Remove all AP classes


Illustration by Jade Harris

A student stands in front of a bookshelf that represents courses at the school. There is a lack of humanity opportunities for students to choose from.

Jade Harris, Assistant Opinion Editor

The school has decided to slowly shift away from Advanced Placement (AP) courses, beginning mostly with the humanities. While the removal of APs is beneficial to students, the current methodology will end up discouraging students from taking humanities courses.

The school’s new AP policy eliminates AP United States History, AP English Language, AP English Literature and AP Computer Science A, replacing these courses with equally rigorous advanced and honors courses.

The school has been in the process of phasing out AP classes for a while, a movement initiated by many other preparatory schools like Phillips Exeter Academy . While the AP curriculum does limit teachers and isn’t feasible for some courses like biology and history , getting rid of core humanities APs while maintaining them for STEM will deter humanities-inclined students from taking the new advanced humanities courses in the future.

Many difficult STEM APs are still offered by the school, like AP Chemistry, AP Calculus BC and AP Physics C: Electricity and Magnetism. Even though the school communicates any AP changes with the student body well, many students are still insistent on taking as many APs as possible. Because of this, students will shift to STEM classes to fulfill the AP cap. The student obsession with APs is by no means the fault of the school, yet the slow movement away will create a void of students in the new advanced humanities courses.

The school aims to create a new generation of leaders, and humanities kids are essential for this mission. Whether that ranges from political leaders to lawyers, encouraging students to study humanities can be accomplished by getting rid of all APs rather than only offering STEM ones. Kutler Center courses offer students the opportunity to pursue a niche, but most of these are not advanced or honors level. If the school wants to phase out AP courses , which is arguably the right decision by encouraging students to take classes they’re passionate in , it needs to get rid of all APs, including both STEM and humanities courses.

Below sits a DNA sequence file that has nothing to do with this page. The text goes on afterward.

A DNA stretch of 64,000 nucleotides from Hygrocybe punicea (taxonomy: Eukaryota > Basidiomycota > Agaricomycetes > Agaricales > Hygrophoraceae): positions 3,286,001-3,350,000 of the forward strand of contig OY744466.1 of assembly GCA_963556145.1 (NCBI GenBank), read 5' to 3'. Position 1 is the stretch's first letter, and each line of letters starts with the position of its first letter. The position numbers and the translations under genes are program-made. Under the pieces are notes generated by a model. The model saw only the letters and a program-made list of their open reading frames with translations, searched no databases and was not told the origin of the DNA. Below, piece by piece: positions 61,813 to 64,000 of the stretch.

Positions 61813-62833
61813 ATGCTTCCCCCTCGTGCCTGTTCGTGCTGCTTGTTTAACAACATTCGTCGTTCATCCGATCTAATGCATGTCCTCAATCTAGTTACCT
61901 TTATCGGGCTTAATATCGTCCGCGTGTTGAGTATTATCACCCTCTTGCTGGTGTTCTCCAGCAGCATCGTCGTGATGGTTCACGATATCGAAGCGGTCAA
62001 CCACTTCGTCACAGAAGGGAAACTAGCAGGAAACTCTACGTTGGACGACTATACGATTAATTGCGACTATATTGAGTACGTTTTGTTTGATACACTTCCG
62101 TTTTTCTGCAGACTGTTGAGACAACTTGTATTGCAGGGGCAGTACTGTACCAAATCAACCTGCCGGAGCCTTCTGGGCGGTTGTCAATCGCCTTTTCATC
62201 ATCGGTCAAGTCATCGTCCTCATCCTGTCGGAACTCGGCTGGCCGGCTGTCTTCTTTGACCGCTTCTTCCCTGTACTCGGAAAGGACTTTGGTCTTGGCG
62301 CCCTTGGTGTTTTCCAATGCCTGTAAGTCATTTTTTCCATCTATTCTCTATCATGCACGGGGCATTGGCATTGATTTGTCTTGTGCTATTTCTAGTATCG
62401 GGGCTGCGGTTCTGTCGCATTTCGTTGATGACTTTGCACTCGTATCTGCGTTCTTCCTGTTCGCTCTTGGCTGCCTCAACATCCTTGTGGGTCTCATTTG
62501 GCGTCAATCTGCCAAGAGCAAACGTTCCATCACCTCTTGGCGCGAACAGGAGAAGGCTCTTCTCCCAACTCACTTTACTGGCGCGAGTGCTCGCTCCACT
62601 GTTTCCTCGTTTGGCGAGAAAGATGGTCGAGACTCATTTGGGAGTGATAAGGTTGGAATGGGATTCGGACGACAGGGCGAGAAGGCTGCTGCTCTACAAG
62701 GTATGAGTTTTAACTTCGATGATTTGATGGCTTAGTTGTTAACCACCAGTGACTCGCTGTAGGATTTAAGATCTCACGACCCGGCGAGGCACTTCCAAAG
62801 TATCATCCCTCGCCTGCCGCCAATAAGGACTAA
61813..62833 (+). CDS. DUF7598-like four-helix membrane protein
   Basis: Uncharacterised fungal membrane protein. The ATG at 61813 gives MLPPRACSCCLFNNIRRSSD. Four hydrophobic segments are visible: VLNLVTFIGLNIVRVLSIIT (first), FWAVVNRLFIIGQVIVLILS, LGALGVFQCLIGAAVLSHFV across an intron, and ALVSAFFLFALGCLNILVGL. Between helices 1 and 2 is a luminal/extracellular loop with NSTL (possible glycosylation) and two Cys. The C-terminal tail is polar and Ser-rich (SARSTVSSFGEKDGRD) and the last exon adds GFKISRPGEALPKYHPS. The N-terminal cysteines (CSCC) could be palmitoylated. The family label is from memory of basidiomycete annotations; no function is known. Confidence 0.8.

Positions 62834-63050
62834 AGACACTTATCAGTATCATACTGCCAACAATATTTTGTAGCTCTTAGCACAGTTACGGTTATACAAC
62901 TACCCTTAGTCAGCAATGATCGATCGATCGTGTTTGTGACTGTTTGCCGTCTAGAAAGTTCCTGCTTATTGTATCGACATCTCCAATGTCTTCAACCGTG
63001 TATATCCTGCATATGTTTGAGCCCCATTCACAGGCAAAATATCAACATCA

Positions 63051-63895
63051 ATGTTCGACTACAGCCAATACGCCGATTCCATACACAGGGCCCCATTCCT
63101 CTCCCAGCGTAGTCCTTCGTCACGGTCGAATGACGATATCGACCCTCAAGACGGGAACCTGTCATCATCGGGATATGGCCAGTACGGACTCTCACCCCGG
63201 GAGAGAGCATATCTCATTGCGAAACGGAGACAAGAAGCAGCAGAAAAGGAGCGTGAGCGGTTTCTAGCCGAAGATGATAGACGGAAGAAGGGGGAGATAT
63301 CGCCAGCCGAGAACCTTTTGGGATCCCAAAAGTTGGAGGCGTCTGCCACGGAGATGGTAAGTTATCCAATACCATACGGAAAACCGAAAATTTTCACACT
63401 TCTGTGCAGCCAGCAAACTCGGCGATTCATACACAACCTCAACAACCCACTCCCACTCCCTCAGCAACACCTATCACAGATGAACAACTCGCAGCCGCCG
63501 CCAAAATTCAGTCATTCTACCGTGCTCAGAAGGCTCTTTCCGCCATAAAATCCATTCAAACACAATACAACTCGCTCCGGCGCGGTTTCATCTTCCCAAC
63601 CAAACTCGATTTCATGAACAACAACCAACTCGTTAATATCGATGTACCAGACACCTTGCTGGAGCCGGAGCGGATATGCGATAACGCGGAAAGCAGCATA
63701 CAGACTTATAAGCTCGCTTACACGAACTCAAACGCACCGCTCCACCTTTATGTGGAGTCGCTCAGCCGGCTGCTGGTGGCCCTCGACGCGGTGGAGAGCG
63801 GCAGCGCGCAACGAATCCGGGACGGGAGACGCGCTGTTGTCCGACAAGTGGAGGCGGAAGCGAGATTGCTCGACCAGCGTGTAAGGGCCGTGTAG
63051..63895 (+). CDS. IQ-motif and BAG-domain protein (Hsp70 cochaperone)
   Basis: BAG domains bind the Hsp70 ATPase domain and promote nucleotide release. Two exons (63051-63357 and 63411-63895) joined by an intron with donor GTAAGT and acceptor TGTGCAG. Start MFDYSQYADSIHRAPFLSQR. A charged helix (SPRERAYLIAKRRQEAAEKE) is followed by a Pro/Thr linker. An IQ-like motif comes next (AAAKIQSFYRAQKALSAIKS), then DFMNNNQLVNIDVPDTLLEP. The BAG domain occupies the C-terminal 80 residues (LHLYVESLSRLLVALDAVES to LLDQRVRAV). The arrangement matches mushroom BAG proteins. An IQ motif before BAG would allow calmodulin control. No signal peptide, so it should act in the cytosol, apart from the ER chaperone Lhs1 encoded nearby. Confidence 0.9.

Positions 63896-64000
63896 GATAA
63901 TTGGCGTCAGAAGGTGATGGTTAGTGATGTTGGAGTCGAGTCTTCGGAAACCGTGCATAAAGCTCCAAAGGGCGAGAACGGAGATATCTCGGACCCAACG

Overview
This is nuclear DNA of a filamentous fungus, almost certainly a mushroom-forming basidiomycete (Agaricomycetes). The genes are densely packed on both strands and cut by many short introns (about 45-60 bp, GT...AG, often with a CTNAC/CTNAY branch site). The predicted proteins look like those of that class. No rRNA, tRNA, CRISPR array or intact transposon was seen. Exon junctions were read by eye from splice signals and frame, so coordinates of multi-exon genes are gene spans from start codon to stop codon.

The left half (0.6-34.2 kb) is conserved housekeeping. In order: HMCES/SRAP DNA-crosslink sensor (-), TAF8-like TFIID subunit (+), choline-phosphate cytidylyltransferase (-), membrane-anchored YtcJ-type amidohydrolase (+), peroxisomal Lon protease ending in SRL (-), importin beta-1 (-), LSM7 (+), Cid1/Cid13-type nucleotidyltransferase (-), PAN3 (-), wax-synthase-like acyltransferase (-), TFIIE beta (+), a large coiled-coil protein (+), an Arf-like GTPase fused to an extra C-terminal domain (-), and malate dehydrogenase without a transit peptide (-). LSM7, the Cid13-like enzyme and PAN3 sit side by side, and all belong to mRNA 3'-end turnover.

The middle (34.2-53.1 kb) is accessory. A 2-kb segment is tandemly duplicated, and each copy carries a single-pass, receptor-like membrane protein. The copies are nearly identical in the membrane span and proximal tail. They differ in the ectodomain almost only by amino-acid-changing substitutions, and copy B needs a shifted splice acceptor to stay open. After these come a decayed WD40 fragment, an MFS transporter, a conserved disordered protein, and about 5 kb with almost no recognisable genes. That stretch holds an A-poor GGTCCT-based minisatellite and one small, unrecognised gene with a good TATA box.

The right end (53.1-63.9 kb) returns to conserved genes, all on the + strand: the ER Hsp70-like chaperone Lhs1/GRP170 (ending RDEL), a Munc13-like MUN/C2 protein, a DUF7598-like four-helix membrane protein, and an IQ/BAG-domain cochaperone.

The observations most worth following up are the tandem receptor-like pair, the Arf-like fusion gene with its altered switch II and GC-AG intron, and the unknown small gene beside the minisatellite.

Although some STEM APs work well for departments at the school, retaining them ends up damaging the humanities program. While STEM department heads have said that the AP curriculum does not limit certain science or math classes the way it does in English or history, STEM classes can still move away from the AP designation while utilizing College Board’s public materials and curricular frameworks, which will prevent any consequences to the humanities. Some STEM classes still spend time preparing their students for the exam; without the AP designation, classes can teach more content to their students instead of reviewing.

Moving forward, STEM students and teachers need to advocate that their AP classes shift toward honors and advanced courses; this is important in preserving a balance between humanities and STEM students. For humanities students, now that there are fewer restrictions with the CollegeBoard curriculum, a lot of beneficial changes can be implemented. For example, United States History can be taught from a multitude of perspectives. An idea that can now be implemented without an AP designation is for students to select what part of United States History interests them the most, such as economics and social and racial politics. They can then be matched to a corresponding teacher who tends to focus on that aspect since courses are no longer based on an outsourced, standardized curriculum.

The shift away from AP courses is a decision beneficial to many teachers and students, but the new should eliminate STEM APs and eventually all APs to maintain balance and fairness within the school.